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The purpose of interfaces is to define a contract without providing an implementation. Therefore, you can't have static methods, because they'd have to have an implementation already in the interface since you can't override static methods. As to fields, only static final fields are allowed, which are, essentially, constants (in 1.5+ you can also have enums in interfaces). The constants are there to help define the interface without magic numbers.

BTW, there's no need to explicitly specify static final modifiers for fields in interfaces, because only static final fields are allowed.

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First, static finals are not constants, that's an interview-failing answer. Secondly none of this answers why you can have static fields and inner classes in an interface, but not methods. –  skaffman Sep 25 '08 at 6:45
Sure, you can modifiy the values of static final fields if you use complex types, but you still can't reassign them. Sure, you can bypass the idea that they are intended to be used as a replacement for magic numbers, but that's because of Java's syntax only. –  Alexander Sep 25 '08 at 7:58
Please read my answer again if you think I haven't answered why static methods aren't allowed. –  Alexander Sep 25 '08 at 7:59
I haven't mentioned static inner classes because you dismissed the already in your question. –  Alexander Sep 25 '08 at 8:00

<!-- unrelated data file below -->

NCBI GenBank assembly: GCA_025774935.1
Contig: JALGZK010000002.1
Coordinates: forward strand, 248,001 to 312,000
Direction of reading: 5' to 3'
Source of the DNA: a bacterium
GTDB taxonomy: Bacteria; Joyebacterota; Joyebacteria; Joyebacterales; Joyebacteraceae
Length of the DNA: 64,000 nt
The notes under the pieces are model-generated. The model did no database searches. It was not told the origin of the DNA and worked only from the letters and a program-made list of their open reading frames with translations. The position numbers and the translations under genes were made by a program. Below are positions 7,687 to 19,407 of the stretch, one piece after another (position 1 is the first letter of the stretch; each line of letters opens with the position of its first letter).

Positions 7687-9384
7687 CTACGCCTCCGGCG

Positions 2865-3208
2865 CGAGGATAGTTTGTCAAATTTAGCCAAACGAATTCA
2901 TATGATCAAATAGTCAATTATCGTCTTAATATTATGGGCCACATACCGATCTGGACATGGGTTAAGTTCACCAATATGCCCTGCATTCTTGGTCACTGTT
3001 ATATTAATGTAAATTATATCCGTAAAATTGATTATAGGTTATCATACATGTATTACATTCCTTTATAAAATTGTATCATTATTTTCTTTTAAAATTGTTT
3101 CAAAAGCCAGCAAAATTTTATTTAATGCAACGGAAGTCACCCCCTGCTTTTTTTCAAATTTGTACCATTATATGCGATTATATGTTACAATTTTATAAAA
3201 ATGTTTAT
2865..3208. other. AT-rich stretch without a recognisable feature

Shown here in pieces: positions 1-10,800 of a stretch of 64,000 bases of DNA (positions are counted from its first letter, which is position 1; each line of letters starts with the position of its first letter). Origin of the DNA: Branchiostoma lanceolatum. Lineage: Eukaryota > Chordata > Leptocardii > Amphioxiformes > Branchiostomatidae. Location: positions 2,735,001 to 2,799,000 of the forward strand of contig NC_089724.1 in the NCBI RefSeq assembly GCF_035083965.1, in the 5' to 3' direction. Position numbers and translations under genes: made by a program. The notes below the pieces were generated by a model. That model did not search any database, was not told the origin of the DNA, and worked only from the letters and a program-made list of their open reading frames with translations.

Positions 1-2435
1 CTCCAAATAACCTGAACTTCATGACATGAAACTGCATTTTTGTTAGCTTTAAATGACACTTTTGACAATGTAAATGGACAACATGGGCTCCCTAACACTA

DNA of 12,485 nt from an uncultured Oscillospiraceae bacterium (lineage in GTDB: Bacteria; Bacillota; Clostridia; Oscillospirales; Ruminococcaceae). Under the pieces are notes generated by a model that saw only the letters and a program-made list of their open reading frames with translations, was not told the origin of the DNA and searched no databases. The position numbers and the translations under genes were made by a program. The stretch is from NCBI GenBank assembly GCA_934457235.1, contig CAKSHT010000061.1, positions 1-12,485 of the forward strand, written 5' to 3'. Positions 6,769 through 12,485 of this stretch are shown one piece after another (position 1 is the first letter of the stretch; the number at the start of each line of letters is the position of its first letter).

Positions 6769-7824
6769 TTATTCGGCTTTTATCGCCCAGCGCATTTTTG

The question asks why static fields and inner classes are acceptable in interfaces. This doesn't answer that question. –  Zach Langley Jan 1 '09 at 0:29
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There is no real reason for not having static methods in interfaces except: the Java language designers did not want it like that. From a technical standpoint it would make sense to allow them. After all an abstract class can have them as well. I assume but did not test it, that you can "hand craft" byte code where the interface has a static method and it should imho work with no problems to call the method and/or to use the interface as usually.

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Prior to Java 5, a common usage for static fields was:

interface HtmlConstants {
    static String OPEN = "<";
    static String SLASH_OPEN = "</";
    static String CLOSE = ">";
    static String SLASH_CLOSE = " />";
    static String HTML = "html";
    static String BODY = "body";

public class HtmlBuilder implements HtmlConstants { // implements ?!?
    public String buildHtml() {
       StringBuffer sb = new StringBuffer();
       return sb.toString();

This meant HtmlBuilder would not have to qualify each constant, so it could use OPEN instead of HtmlConstants.OPEN

Using implements in this way is ultimately confusing.

Now with Java 5, we have the import static syntax to achieve the same effect:

private final class HtmlConstants {
    private HtmlConstants() { /* empty */ }

import static HtmlConstants.*;
public class HtmlBuilder { // no longer uses implements
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I agree, you can declare static final fields in an Interface, but you should not do it ;-) –  Guillaume Dec 11 '08 at 14:47
Guil, I disagree. You should declare constants in an interface only if they're declared as valid return types or inputs for the contract specified in the interface. Yes, declaring an interface just for constants is undesired, but if the constants relate to the contract, then by all means do it. –  MetroidFan2002 Dec 11 '08 at 16:25
This doesn't address the OP's question about static methods. –  bradheintz Mar 10 '09 at 21:05